News: Symposium brings Guard families, volunteers, youth together for weekend of activities
FARGO, N.D. - Members of the North Dakota Patriot Guard lined the Sterling Conference Hall at the Holiday Inn in Fargo, N.D., to kick off a weekend of events during the Adjutant General's Symposium for Families and North Dakota National Guard Youth Symposium March 9-11.
An organization that is dedicated to showing reverence for its state's military members, the Patriot Guard was a fitting group to join a network of Guard families, volunteers and military youths during the weekend. Part of an extended "National Guard Family," attendees at the events gathered for a weekend's worth of presentations. There, they gained insight into the principles of leadership and built upon an enduring theme of resiliency.
"Our support system of families, volunteers, employers, retirees and youth are all a part of the North Dakota National Guard," said Maj. Gen. David Sprynczynatyk, North Dakota adjutant general. "You are part of our fiber, our core. This symposium is designed to reflect on our successes and to look forward to the future by equipping ourselves for future missions and challenges."
Service Member and Family Support Division Director Rob Keller said the Symposium for Families' overall theme states that "As leaders, we can all make a difference."
"If we embody the traits of good leadership, we can all make a difference in our own families, at work, in school and (throughout) our military community," he said. "This weekend gives us a chance to learn the skills to make that difference."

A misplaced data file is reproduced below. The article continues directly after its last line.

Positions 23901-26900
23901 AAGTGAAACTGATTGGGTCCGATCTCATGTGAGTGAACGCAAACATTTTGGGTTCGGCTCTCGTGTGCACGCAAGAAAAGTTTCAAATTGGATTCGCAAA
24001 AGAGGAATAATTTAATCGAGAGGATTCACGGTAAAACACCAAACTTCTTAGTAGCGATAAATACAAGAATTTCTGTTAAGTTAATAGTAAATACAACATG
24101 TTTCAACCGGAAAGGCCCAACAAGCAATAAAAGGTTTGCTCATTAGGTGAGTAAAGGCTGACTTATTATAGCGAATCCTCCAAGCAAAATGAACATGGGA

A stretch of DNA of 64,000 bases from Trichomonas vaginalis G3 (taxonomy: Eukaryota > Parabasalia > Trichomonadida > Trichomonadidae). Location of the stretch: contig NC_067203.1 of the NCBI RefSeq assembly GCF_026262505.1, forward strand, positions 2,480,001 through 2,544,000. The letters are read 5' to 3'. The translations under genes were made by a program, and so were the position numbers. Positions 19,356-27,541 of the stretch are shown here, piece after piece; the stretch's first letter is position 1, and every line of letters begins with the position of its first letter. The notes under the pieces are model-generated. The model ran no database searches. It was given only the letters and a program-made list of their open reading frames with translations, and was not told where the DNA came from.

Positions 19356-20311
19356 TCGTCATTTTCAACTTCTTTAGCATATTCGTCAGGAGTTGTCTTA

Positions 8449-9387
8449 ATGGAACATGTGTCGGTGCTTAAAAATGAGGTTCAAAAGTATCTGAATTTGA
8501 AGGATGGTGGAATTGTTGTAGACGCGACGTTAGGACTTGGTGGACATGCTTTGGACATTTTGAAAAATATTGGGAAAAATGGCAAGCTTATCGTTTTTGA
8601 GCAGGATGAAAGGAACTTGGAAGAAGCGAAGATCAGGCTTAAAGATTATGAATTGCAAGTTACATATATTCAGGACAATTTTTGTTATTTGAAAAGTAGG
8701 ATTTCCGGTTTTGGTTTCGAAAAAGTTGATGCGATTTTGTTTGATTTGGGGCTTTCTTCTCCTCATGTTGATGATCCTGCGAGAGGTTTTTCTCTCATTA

Hal Runkel, of the ScreamFree Institute, led the Symposium for Families' opening presentations with sessions on ScreamFree leadership and ScreamFree parenting. The institute is designed to "increase your influence by increasing your calm." Runkel helps families face conflict and create strong relationships. During the Symposium for Families, he focused on helping military families grow calmer and closer, increasing their ability to face the experiences of service, deployment and war.
Other sessions included break-out groups and a session from the North Dakota Attorney General's Office on protecting identities online.
The Symposium for Families ended with keynote speaker Trevor Hendrickson, whose father, Staff Sgt. Kenneth Hendrickson, was killed in Iraq while serving with the 957th Engineer Company (Multi-Role Bridge) Jan. 24, 2004.
Hendrickson discussed his journey from grief to resilience. He also shared photos and memories of his father, and the life lessons he learned from him.
"This is where I've come," Hendrickson said. "I've learned to become grateful and very thankful."
At the North Dakota National Guard Youth Symposium, attendees gathered for learning and socializing activities for military kids, including a dance and night of karaoke. Military children also attended presentations from Dee LeMay, a national team-building facilitator, and Dr. Sameer Hinduja, an assistant professor at Florida Atlantic University and co-founder of www.cyberbullying.us.
LeMay engaged the youths in physical and intellectual challenges, promoting effective communication, conflict resolution and tactics and tools for leadership skills. Hinduja led the youths in a discussion about social media and users' responsibilities within those forums.
The event ended with a presentation at the Symposium for Families. Youth Symposium attendees presented what they had learned during the weekend to their parents.
Since the 2001 terrorist attacks on America, the North Dakota National Guard has mobilized more than 3,800 soldiers and more than 1,800 airmen in support of the Global War on Terrorism. Currently, about 275 North Dakota Guardsmen are serving overseas while more than 4,000 remain in the state for emergency response and national defense. For every 10,000 citizens in North Dakota, 65 serve in the North Dakota National Guard, a rate that's more than four times the national average.